JD Power has been busy lately with studies that shed light on what customers like and what they don’t like about their cars. Following a recent analysis regarding brand loyalty and initial quality, the data analytics and consumer intelligence company released a new study. It’s called the 2020 US Tech Experience (TXI) Index and shows how automakers fare when it comes to bringing new technology to market.
This is actually the fifth edition of the study and combines the level of adoption of the new technology with its good (or bad) implementation. Volvo won first place with an index of 617, followed by BMW (583) and Cadillac (577). Regarding consumer brands, the title goes to Hyundai with 556, enough to allow the South Korean brand to clinch sixth place in the general classification. On the other end of the spectrum, Mini was last with an index score of 444, with Porsche just behind after scoring just 453.
As for Tesla, JD Power gave it an index of 593, but the EV brand is not officially ranked because it does not fully meet the ranking criteria. Why? As with other recent studies, Tesla does not allow JD Power to survey owners in 15 states, so the index score is based on surveys of owners in the remaining 35 states. The projected score of 593 means it would come in second after Volvo.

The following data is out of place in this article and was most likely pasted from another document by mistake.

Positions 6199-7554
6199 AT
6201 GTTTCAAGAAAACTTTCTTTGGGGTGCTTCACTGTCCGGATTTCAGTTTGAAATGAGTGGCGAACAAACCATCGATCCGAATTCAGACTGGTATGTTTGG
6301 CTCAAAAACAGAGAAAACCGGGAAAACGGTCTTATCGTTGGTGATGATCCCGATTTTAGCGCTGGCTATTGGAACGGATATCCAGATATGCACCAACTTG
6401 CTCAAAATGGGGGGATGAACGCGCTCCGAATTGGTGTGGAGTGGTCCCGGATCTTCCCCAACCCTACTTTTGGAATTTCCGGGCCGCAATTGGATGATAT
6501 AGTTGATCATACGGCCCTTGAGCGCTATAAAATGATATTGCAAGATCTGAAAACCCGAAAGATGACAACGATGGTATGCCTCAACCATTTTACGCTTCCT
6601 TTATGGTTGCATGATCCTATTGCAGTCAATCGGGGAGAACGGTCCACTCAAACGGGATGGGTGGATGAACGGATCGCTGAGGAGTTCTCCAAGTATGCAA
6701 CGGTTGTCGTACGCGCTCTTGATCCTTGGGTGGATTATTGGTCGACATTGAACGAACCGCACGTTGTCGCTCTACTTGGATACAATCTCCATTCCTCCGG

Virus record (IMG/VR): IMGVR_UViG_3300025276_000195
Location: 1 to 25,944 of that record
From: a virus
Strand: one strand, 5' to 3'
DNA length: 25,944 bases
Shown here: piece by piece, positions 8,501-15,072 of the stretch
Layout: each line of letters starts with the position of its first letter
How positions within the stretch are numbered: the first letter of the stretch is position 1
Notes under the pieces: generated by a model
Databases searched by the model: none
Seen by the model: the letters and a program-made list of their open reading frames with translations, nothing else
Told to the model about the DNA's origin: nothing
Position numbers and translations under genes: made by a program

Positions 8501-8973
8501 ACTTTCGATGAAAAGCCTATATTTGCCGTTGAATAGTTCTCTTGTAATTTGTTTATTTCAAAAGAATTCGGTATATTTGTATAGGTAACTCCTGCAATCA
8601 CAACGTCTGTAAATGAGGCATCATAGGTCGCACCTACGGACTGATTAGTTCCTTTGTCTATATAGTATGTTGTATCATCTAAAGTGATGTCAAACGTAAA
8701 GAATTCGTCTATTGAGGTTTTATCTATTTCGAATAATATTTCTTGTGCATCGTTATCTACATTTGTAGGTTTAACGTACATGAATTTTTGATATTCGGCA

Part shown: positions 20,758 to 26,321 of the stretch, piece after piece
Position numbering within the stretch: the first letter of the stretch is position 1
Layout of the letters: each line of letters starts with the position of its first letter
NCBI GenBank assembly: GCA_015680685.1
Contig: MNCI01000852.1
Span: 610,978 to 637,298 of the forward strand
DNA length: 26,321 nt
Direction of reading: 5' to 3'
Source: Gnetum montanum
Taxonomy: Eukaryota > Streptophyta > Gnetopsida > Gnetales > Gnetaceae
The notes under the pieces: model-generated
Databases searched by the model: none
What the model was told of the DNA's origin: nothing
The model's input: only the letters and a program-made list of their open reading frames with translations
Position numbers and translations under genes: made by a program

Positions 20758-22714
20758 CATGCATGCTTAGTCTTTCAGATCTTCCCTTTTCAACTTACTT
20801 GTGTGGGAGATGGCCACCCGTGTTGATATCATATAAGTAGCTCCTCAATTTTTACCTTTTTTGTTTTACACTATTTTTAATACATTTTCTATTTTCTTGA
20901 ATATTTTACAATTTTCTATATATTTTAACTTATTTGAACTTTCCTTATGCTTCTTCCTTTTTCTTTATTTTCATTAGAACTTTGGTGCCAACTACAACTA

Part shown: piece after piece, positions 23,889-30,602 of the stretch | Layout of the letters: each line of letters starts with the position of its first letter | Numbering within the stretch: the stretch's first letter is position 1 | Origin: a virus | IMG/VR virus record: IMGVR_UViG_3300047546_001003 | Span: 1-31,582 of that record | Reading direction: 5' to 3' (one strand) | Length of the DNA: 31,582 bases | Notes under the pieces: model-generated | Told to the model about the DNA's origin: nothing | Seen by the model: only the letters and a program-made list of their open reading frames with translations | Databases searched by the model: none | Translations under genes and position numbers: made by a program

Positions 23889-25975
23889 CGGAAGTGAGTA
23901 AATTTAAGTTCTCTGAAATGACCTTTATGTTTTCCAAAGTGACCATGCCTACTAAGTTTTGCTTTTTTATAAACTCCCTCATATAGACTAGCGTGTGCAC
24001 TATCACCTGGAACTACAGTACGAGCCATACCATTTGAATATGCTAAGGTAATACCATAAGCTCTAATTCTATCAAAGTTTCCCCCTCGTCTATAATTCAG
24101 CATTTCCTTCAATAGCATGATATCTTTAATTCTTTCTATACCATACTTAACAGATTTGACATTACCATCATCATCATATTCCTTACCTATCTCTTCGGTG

One of the key findings of the 2020 US Tech Experience Index study is consumer appreciation for rear view cameras and other types of cameras that provide extra eye play. Unsurprisingly, people don’t seem to like gesture controls, and owners have experienced a high rate of issues with this feature – 36 issues per 100 vehicles.
When it comes to semi-autonomous driving systems, drivers have mixed feelings. While some car owners appreciate them for their stress relief, others find it hard to trust in-car systems. JD Power argues that drivers should receive appropriate training in the operation of lane keep assist and other similar systems in order to increase the chances of wider adoption of these automated technologies.